We see throughout the epic that Achilles has to choose which path of fate he will follow. His life has been predestined, as all lives of ancient Greece were, and must choose between two fates: “If I hold out here and I lay siege to Troy, my journey home is gone, but my glory never dies. If I voyage back to the fatherland I love, my pride, my glory dies…true, but the life that’s left me will be long, the stroke of death will not come on me quickly” (Homer Iliad 9. 501-05, pp. 265). When Achilles first retreats from battle, he is choosing to live a long, unglorified life, one of which he will not achieve heroic remembrance beyond death. After Hector kills Patroclus, however, Achilles has a change in heart, and seeks to avenge Patroclus’ death: “But now I’ll go and meet that murderer head on, that Hector who destroyed the dearest life I know. For my own death, I’ll meet it freely… /But now, for the moment, let me seize great glory!” (Homer Iliad 18. 136-145, pp. 471). To avenge Patroclus’ death means to choose a short life, however full of immortal and everlasting glory. While Achilles is determined to kill Hector, he will also do well in battle to honor Patroclus’ name. As such, Achilles’ kleos will extend to Patroclus, since he is using his own honor to bring glory his comrade.
While war itself is a gruesome and dehumanizing affair, there is emphasis placed on the retrieval of the body for proper burial. Those who heroically died in battle, regardless of who it is and what side they were for, must be treated with respect. In this case, kleos can be ensured to the hero if his body has been properly returned and honored, as told by Hector at the hands of Achilles, “I beg you, beg you by your life, your parents – don’t let the dogs devour me by the Argive ships! /but give my body to friends to carry home again, so Trojan men and Trojan women can do me honor with fitting rites of fire once I am dead” (Homer Iliad 22. 399-405, pp. 552). This notion that respect and fame remain beyond death further illustrates the struggle to achieve glory. The Greeks believed that glory and honor lasted far longer than anything physical of that of a person’s life, and the pursuit and protection of this notion was the powerful force behind what transpired in the Greeks’ lives. If kleos can be achieved by proper burial, then to not receive one would be dishonorable on the body and the family. Achilles wanted to exact his revenge by mutilating Hector’s body after he had killed Patroclus; he wanted to bring dishonor on the Trojan hero, his family, and his fatherland. When Hector begged for his body to be returned and carried home for proper burial, Achilles responded, “Beg no more, you fawning dog… /No man alive could keep the dog-packs off you, not if they haul in ten, twenty times that ransom… /Not even then will your noble mother lay you on your deathbed, mourn the son she bore…The dogs and birds will rend you -blood and bone!” (Homer Iliad 22. 407-17, pp. 553). After Hector had died and Achilles taunted his dead body, Hector’s armor had been stripped and his body gruesomely mutilated by the Achaeans. The desecration of the body is an effort to shame and dishonor the dead.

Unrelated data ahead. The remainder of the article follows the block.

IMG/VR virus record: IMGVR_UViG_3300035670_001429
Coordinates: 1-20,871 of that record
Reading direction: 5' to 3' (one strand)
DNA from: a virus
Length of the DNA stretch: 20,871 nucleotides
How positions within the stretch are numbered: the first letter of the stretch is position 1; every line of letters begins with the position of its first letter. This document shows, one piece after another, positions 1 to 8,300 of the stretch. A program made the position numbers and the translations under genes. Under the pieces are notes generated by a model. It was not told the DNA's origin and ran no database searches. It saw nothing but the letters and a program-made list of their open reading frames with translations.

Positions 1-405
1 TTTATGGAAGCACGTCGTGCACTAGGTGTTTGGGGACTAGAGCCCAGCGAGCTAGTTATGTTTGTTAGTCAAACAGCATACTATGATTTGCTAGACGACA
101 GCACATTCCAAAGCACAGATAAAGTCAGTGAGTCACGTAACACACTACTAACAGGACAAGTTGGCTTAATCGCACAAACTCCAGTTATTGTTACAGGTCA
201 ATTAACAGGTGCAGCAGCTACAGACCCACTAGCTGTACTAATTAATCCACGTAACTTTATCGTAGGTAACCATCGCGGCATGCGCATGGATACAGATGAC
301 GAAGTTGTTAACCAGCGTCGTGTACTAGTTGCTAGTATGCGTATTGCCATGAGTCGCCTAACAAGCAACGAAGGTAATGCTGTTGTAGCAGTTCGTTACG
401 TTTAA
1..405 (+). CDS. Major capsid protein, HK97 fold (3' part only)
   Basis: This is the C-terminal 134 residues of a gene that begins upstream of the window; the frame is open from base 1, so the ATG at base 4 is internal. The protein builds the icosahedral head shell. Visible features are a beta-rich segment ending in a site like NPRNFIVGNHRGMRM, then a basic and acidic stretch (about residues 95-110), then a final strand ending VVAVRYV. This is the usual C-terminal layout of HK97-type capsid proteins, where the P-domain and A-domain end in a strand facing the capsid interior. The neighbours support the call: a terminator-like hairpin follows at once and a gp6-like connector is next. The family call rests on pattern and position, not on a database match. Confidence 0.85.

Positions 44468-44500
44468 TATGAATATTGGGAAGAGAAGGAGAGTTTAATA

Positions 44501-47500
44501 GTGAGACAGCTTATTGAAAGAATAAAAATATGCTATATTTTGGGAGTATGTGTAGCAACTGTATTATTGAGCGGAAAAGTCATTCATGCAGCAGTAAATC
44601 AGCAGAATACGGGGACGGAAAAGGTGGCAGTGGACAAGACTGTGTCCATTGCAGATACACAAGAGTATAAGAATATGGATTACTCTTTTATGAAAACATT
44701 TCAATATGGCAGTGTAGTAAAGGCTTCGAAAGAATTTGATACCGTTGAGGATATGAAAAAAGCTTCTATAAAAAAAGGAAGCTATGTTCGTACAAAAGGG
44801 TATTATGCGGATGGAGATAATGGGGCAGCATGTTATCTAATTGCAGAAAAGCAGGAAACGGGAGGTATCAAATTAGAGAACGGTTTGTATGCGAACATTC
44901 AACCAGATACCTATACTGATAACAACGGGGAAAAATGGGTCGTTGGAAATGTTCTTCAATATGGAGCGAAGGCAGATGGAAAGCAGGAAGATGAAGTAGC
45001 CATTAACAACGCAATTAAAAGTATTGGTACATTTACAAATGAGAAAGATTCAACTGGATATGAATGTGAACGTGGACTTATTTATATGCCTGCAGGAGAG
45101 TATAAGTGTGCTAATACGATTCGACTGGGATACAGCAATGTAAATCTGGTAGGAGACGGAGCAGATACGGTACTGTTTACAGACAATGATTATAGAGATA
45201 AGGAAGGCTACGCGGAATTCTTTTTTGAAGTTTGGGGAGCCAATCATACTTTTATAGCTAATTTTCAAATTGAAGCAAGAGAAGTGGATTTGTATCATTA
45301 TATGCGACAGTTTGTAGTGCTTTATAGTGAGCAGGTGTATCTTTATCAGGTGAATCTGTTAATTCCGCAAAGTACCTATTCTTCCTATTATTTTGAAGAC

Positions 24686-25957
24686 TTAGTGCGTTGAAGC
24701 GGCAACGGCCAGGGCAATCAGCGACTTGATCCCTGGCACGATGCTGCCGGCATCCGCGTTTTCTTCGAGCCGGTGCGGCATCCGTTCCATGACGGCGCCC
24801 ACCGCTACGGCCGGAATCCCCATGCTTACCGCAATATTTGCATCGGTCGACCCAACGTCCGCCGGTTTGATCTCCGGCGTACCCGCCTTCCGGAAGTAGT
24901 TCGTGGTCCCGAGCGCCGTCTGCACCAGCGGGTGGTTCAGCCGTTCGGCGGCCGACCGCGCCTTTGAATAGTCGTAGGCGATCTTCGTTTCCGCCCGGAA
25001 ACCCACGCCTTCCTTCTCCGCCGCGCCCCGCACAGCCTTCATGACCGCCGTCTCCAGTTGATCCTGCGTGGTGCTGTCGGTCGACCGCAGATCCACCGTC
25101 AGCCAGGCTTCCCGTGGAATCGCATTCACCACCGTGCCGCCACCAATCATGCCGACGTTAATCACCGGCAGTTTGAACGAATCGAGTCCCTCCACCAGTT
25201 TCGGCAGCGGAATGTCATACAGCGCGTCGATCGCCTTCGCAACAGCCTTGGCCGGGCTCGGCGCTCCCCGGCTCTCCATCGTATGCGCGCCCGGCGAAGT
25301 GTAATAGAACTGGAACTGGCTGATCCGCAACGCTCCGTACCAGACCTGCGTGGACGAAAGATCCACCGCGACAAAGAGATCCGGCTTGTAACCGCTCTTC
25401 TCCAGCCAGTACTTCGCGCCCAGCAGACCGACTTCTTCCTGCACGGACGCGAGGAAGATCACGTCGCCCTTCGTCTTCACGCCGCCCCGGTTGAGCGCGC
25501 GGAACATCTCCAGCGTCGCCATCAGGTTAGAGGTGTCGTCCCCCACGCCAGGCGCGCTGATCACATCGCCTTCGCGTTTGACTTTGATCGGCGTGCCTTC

Kleos cannot only be interpreted as the means, but also as the medium, or the message. Since kleos has an immortalizing capability (ancient heroes would make great strides to be god-like, since an essential trait of being a god is being immortal), obtaining kleos would mean to obtain immortality, in a sense. The hero would be perpetually glorious, his name forever remembered and recorded as such for the rest of time; it was important to have witnesses to the achievement, so it could be shared and spread amongst others.